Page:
Samsung Works to Stay Atop Competitive Smartphone Market

Top smartphone maker Samsung Electronics lost global market share for the first time in four years, falling to 31.2 percent of the market. Samsung’s profit margin on smartphones remained at the same 19.8 percent from last year, but the rising costs of smartphone component parts will make it difficult to maintain the same profits. Meanwhile, Apple’s market shares are also slipping, as affordable alternatives from Lenovo and Huawei are on the rise in the smartphone market.

Despite the losses, Samsung is still top ranked in the smartphone business. Apple is next with 15.3 percent of the market (Apple sold 43.7 million units compared to Samsung’s 89 million units in the first quarter of 2014).

Huawei, a lower-end Chinese smartphone maker, has been expanding in Europe, and now has about 4.7 percent of the market share. Lenovo also currently has 4.7 percent of the market share, but its plans to buy Motorola Mobility’s handset business should make the company even more competitive.

Samsung is also struggling to keep costs low because of the pricey components of the newest features on its next Galaxy S5. The improved camera, fingerprint scanner, and heart-rate sensor make Samsung’s newest smartphone one of the most expensive to manufacture at $251.52.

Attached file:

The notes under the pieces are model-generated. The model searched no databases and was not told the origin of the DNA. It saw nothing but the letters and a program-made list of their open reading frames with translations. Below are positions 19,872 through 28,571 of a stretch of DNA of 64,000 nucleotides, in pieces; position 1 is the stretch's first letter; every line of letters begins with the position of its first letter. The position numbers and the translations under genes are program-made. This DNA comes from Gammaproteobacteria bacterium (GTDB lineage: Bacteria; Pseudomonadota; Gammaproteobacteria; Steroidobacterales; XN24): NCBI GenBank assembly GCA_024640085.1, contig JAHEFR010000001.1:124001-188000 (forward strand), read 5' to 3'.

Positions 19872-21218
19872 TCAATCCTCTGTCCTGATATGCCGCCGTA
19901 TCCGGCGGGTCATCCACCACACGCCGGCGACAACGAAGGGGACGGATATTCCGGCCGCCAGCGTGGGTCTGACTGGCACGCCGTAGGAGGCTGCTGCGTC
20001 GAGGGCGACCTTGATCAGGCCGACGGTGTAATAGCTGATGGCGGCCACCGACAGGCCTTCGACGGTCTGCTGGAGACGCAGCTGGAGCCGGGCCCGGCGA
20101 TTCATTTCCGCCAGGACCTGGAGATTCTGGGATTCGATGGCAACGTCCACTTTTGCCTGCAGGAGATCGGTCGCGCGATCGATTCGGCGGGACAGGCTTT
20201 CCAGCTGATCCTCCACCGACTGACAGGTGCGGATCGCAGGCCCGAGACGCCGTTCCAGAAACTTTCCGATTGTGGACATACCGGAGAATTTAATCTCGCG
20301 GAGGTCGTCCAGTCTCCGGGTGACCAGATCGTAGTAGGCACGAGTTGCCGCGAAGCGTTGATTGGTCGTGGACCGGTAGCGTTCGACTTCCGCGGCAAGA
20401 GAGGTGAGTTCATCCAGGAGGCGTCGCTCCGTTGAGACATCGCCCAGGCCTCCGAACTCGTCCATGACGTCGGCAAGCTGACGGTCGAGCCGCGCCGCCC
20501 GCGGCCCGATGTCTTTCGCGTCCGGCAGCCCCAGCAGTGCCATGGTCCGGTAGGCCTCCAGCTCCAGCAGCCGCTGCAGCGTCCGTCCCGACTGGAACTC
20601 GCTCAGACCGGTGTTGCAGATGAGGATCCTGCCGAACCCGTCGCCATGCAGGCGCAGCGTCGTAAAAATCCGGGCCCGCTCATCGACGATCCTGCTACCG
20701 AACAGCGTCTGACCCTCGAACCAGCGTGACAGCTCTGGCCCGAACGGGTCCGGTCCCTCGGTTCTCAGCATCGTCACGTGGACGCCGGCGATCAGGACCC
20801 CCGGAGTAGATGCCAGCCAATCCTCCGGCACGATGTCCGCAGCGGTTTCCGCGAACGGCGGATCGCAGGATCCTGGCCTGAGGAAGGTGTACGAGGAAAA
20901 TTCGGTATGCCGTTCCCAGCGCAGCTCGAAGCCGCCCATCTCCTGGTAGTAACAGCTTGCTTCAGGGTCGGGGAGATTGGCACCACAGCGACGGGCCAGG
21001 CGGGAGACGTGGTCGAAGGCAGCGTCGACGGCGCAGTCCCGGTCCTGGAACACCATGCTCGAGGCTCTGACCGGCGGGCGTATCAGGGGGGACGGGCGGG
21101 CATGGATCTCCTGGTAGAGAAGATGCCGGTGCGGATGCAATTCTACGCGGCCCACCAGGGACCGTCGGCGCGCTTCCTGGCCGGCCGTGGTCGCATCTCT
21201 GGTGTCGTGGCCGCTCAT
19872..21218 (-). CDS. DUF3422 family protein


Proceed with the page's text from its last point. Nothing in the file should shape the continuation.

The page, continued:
“That sum handily outstrips Apple’s iPhone 5S, which contains $207.00 worth of components, and is a far cry from ultracheap Android smartphones sold in China and India, some of which can be manufactured for as little as $35,” reports The Wall Street Journal.

To remain competitive, the company plans to sell more phones for under $100 to undercut some of the gains from lower-end Chinese smartphone companies. Because Samsung produces its own semiconductors and displays, the top smartphone maker has more control over its pricing than other companies. For now, the company is selling the Galaxy 5S for about $600 to $650.

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